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Spousal benefit is not for all married filers

I’m 55 and my husband is 61. I’ve always earned more than he does. We both want to delay Social Security until age 70 to receive 8 percent annual credit for four years of delay after reaching full retirement age. But I’ve heard that married couples can only collect one full benefit for the older spouse and one half-benefit for the younger spouse. It seems we’d get more if the older spouse were the higher earner. Since my husband will be 70 six years ahead of me, will I be unable to get extra credits on my higher benefit?

Certainly not. You’re both entitled to a full benefit plus credits for delayed application based on your own work records.

What you call a half-benefit is a spousal benefit, based on a husband or wife’s earnings. This benefit is equal to half your spouse’s benefit if you take it at your full retirement age, but less than half if you take it earlier.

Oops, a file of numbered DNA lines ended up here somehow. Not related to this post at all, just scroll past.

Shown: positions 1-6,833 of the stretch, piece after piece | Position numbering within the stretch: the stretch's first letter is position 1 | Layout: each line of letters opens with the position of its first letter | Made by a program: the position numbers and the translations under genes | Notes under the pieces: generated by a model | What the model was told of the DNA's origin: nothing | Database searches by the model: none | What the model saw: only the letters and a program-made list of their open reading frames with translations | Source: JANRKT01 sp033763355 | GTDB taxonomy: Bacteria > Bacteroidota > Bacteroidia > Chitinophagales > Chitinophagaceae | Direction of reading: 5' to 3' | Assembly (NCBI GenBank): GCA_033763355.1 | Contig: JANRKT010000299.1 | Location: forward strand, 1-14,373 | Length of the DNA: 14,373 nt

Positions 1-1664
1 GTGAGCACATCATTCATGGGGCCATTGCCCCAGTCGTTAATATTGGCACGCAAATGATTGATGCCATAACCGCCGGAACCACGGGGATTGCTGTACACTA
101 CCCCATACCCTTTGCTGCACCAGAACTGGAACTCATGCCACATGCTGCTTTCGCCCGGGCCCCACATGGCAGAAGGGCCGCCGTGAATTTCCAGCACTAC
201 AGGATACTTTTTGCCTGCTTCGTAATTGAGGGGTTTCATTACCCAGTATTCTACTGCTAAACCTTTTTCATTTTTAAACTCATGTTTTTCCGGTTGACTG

No one can simultaneously collect a full benefit and a spousal benefit. The most you receive is the larger of the two amounts. But that doesn’t mean a couple is limited to one full benefit and one half-benefit!

Here’s what will happen.

At 70, your husband will file for his benefit, including the extra credits for four years of delay. You’ll be 64. If you apply for Social Security then, you’ll get whichever is bigger: your own benefit (reduced because you’ll be under age 66) or your spousal benefit (also reduced, for the same reason).

So, you won’t apply at 64. You’ll wait until you’re 70 — and then you’ll receive your own full benefit, plus the extra credits for four years of delay.

THE BOTTOM LINE Both spouses are entitled to Social Security based on their own work records.


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